The average collection period is the number of days required, on average, to collect the amounts owed to the company by its customers. A lengthening of the average collection period may signal problems that will lead to serious cash shortages. The formula for computing average collection period is Average Accounts Receivable for the period divided by Sales for the period times 365.

Inventory turnover tells how often the company's inventory is replenished during the year. The formula for computing inventory turnover is Cost of Sales divided by Average Inventory. Low or declining inventory turnover can signal problems of inventory obsolescence or sales effort. Higher inventory turnover means less investment is required to operate the business. (However, high inventory turnover does not mean all items in inventory are selling well. A few items may be selling very rapidly while others just lie there.

The 80-20 rule says that it is likely that 20% of the items in inventory generate 80% of the sales. (The 80-20 rule also says that it is likely that 20% of the customers generate 80% of the sales revenues, 20% of the customers generate 80% of the complaints and problems, and so forth. Many business activities seem to fall within the 80-20 rule, even though there is no scientific foundation for the rule.)

Return on investment (ROI) is the best general method for analyzing a company's (or a division's) financial performance. Return on investment indicates how well the business is using its resources to produce profits. There are several methods of computing ROI. Return on equity = Net Profit After Taxes/Owner's Equity or Capital. Return on Invested Capital = Net profit After Taxes + Interest on Long-Term Debt/Capital + Long-term Debt. This is useful in analyzing companies that have a lot of long-term debt. Return on Assets Used = Operating Profit/Assets Used to Generate Operating Profit. This is often used to analyze divisions or departments of companies.

All ROI formulas produce percentages. These percentages need to be compared with percentages from previous periods, percentages planned or budgeted, percentages produced by competitors or from industry-averages, or percentages of return that could be expected from alternate investments.

In business, investments are always being made today to produce returns in the future. But a dollar in hand today is worth more than a dollar that becomes available sometime in the future. A method called discounted cash flow or net present value is used to analyze investments and their future returns. Popular computer spreadsheet programs and tables found in many publications make it possible to calculate the discounted cash flow or net present value of the returns to be realized from an investment. Of course, these calculations depend upon three assumptions: (1- the amount of the investment and the expected returns, which can usually only be estimated; (2- the length of time over which the analysis is made; and (3- the rate of interest used to compute the present value which ought to be the interest rate or rate of return the company could earn with alternate investments.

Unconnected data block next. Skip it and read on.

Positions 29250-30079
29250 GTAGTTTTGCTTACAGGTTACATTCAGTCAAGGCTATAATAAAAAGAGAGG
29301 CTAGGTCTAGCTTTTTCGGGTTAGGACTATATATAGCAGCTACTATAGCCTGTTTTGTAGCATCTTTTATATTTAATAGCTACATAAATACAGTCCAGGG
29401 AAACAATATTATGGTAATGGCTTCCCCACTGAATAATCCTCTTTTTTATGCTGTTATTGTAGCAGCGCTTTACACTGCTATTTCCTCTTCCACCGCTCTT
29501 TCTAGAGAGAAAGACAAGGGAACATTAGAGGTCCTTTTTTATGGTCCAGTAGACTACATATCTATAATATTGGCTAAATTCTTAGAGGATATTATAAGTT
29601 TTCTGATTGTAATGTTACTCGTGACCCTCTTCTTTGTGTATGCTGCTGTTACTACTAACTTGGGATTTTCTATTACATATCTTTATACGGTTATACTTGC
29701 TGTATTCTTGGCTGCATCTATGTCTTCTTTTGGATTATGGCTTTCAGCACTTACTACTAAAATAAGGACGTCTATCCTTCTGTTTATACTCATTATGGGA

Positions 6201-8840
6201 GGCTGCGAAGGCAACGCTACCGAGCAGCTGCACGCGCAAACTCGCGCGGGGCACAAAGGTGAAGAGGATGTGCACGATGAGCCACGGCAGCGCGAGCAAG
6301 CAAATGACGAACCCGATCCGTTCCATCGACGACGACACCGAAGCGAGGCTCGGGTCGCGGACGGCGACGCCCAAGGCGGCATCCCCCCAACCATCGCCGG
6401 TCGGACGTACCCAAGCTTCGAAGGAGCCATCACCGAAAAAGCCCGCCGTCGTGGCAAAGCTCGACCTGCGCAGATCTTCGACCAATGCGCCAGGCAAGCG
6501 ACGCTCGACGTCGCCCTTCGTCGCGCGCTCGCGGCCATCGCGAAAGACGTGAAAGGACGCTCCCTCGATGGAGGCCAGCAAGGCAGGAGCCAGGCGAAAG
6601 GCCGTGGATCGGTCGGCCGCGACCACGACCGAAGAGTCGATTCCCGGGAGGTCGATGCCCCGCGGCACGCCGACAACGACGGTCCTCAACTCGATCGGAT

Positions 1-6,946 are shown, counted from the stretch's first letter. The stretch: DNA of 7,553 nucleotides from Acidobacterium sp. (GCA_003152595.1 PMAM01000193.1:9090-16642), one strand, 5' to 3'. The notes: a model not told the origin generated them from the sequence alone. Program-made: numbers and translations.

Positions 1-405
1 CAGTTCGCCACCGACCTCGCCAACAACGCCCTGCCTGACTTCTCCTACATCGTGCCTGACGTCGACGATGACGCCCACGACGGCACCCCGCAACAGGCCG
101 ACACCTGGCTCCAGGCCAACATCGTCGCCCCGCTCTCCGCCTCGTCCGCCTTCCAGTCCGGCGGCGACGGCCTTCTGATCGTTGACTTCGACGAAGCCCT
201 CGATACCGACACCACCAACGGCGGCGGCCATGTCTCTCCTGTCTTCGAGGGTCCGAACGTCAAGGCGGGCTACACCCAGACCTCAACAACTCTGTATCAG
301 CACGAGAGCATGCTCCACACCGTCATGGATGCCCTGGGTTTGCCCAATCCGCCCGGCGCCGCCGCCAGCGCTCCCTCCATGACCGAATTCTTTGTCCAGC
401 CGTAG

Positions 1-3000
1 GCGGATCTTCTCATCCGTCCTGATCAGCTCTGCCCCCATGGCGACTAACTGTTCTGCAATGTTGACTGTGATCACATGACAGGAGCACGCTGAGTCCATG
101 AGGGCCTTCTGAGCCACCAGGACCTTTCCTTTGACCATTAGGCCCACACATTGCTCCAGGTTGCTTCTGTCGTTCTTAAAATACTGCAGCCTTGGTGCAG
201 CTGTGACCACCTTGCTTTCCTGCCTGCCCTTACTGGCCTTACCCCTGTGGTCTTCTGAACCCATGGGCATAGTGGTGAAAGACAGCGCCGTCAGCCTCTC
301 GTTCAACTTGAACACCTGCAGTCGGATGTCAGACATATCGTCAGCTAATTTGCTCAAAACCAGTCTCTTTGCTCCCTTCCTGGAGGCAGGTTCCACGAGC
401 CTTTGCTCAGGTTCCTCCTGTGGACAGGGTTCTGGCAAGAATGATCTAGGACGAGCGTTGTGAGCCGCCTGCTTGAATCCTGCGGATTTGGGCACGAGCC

Breakeven point is the amount of sales that will just cover all costs. More sales will produce a profit; less sales, a loss. Breakeven is often stated in terms of the number of units that must be sold. If the number of units for breakeven is very high, it may be impossible to make a profit unless costs are cut drastically. This is a valuable management planning tool.

This is a brief summary of some of the important financial reports and financial analysis tools used in business. If you want to know more about how to keep score in business, the complete book is available, and libraries and bookstores are packed with other books that go into often-exhaustive detail about accounting and financial analysis.

Two last thoughts. Remember that financial reports are not exact and the numbers are not real cash. Financial reports are scorecards. Don't be fooled into believing they tell the whole truth about a business.

Remember that financial reports are not the only or even most important measure of what is valuable. The worth of human beings is not shown in financial reports. Love and truth and beauty and adventure and justice and many, many more of life's most important things cannot be pinned down by the numbers on financial reports. Use financial reports as tools -- to help you achieve important and worthwhile goals. But don't let your life be dominated by the numbers on financial reports. They are totally unsuitable tools for many of life's most important goals.

Keep your mind on those things that you will want to look back on with pride as your life draws to a close. I don't think that good financial reports or accounting results will be among those things.


(For additional help with keeping score in business from this web site, go back to the Main Page and click on GLOSSARY. This Glossary web page defines the key accounting terms you will be likely to encounter.)

To order copies of How To Keep Score In Business: Accounting and Financial Analysis for the Non-Accountant contact your local bookseller or bookselling web site. Or send $15.95 to Alpine Guild, Inc. P.O. Box 4848, Dillon, CO 80435 -- a hardbound copy of this 204-page book will be promptly shipped to you.